12. Genetic mapping of Eutr1, a locus controlling E2-induced pyometritis in the Brown Norway rat, to RNO5.

    PubMed

    Gould, Karen A; Pandey, Jyotsna; Lachel, Cynthia M; Murrin, Clare R; Flood, Lisa A; Pennington, Karen L; Schaffer, Beverly S; Tochacek, Martin; McComb, Rodney D; Meza, Jane L; Wendell, Douglas L; Shull, James D

    2005-11-01

    In certain rat strains, chronic estrogen administration can lead to pyometritis, an inflammation of the uterus accompanied by infection and the accumulation of intraluminal pus. In this article, we report that the Brown Norway (BN) rat is highly susceptible to pyometritis induced by 17beta-estradiol (E2). The susceptibility of the BN rat to E2-induced pyometritis appears to segregate as a recessive trait in crosses to the resistant August x Copenhagen Irish (ACI) strain. In a (BN x ACI)F(2) population, we find strong evidence for a major genetic determinant of susceptibility to E2-induced pyometritis on rat chromosome 5 (RNO5). Our data are most consistent with a model in which the BN allele of this locus, designated Eutr1 (Estrogen-induced uterine response 1), acts in an incompletely dominant manner to control E2-induced pyometritis. Furthermore, we have confirmed the contribution of Eutr1 to E2-induced uterine pyometritis using an RNO5 congenic rat strain. In addition to Eutr1, we obtained evidence suggestive of linkage for five additional loci on RNO2, 4, 11, 17, and X that control susceptibility to E2-induced pyometritis in the (BN x ACI)F(2) population.

  13. Age-related changes in cardiac structure and function in Fischer 344 x Brown Norway hybrid rats.

    PubMed

    Hacker, Timothy A; McKiernan, Susan H; Douglas, Pamela S; Wanagat, Jonathan; Aiken, Judd M

    2006-01-01

    The effects of aging on cardiovascular function and cardiac structure were determined in a rat model recommended for gerontological studies. A cross-sectional analysis assessed cardiac changes in male Fischer 344 x Brown Norway F1 hybrid rats (FBN) from adulthood to the very aged (n = 6 per 12-, 18-, 21-, 24-, 27-, 30-, 33-, 36-, and 39-mo-old group). Rats underwent echocardiographic and hemodynamic analyses to determine standard values for left ventricular (LV) mass, LV wall thickness, LV chamber diameter, heart rate, LV fractional shortening, mitral inflow velocity, LV relaxation time, and aortic/LV pressures. Histological analyses were used to assess LV fibrotic infiltration and cardiomyocyte volume density over time. Aged rats had an increased LV mass-to-body weight ratio and deteriorated systolic function. LV systolic pressure declined with age. Histological analysis demonstrated a gradual increase in fibrosis and a decrease in cardiomyocyte volume density with age. We conclude that, although significant physiological and morphological changes occurred in heart function and structure between 12 and 39 mo of age, these changes did not likely contribute to mortality. We report reference values for cardiac function and structure in adult FBN male rats through very old age at 3-mo intervals.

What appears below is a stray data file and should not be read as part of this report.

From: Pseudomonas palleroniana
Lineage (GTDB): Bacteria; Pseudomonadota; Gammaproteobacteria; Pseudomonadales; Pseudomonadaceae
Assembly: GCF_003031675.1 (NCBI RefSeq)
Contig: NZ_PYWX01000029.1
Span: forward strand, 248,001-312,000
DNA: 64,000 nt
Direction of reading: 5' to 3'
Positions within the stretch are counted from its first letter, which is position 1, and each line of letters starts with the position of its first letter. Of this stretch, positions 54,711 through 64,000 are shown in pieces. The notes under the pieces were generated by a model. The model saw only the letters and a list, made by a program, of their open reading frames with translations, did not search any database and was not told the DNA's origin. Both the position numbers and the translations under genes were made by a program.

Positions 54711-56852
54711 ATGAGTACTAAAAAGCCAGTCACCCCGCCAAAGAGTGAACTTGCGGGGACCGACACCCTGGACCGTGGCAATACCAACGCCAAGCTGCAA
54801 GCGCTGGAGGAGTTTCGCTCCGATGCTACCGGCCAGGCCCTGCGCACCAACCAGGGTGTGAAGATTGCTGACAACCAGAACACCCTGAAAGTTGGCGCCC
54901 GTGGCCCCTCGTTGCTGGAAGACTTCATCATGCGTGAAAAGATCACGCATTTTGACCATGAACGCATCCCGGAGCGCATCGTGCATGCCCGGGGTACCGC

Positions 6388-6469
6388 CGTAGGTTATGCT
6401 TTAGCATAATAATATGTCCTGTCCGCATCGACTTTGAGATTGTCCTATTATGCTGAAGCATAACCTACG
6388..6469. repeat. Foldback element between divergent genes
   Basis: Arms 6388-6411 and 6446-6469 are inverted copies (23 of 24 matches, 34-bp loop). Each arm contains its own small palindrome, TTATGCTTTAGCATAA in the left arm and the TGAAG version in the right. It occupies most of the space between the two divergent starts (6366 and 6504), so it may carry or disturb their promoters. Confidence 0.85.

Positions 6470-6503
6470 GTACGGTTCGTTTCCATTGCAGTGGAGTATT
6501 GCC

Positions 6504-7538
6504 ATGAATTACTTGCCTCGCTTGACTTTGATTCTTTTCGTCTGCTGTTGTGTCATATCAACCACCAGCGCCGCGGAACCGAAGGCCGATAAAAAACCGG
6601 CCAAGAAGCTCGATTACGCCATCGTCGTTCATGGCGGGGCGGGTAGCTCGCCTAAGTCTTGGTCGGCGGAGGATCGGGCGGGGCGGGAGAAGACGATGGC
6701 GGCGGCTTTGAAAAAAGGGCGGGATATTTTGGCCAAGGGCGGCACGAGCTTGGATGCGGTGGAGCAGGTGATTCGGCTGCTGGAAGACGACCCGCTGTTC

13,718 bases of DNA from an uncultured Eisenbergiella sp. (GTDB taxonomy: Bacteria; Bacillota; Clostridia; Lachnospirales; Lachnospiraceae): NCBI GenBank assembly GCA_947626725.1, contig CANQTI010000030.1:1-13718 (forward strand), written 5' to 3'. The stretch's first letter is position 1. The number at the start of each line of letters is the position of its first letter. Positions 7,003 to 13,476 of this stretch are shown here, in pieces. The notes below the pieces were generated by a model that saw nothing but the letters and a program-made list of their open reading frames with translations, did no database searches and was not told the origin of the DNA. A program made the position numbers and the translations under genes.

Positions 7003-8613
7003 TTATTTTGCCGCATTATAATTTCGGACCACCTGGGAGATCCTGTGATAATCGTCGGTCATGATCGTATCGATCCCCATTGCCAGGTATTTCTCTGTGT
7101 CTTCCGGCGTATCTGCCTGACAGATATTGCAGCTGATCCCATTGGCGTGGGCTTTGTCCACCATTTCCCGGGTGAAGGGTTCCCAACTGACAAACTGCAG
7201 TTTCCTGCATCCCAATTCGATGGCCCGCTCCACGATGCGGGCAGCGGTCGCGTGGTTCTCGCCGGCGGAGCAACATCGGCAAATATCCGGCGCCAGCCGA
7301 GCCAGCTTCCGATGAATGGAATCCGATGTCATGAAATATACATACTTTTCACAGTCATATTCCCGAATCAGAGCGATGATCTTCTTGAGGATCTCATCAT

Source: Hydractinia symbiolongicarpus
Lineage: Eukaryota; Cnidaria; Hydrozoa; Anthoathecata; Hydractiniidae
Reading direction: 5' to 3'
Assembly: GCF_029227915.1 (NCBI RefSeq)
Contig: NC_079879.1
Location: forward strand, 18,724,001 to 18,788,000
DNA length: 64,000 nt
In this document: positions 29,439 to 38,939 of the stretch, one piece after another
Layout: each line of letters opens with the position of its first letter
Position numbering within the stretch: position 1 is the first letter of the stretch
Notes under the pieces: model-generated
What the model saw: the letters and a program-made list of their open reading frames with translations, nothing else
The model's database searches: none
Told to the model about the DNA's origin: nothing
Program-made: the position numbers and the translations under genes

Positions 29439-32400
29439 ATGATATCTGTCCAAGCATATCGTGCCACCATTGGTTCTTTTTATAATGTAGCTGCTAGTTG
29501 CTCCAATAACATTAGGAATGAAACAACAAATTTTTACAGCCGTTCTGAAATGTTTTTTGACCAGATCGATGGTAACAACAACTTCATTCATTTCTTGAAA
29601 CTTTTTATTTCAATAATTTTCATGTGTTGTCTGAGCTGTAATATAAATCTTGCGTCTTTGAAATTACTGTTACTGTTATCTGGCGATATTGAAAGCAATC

14. Characteristics of the Built Environment and the Presence of the Norway Rat in New York City: Results From a Neighborhood Rat Surveillance Program, 2008-2010.

    PubMed

    Johnson, Sarah; Bragdon, Caroline; Olson, Carolyn; Merlino, Mario; Bonaparte, Sancia

    2016-06-01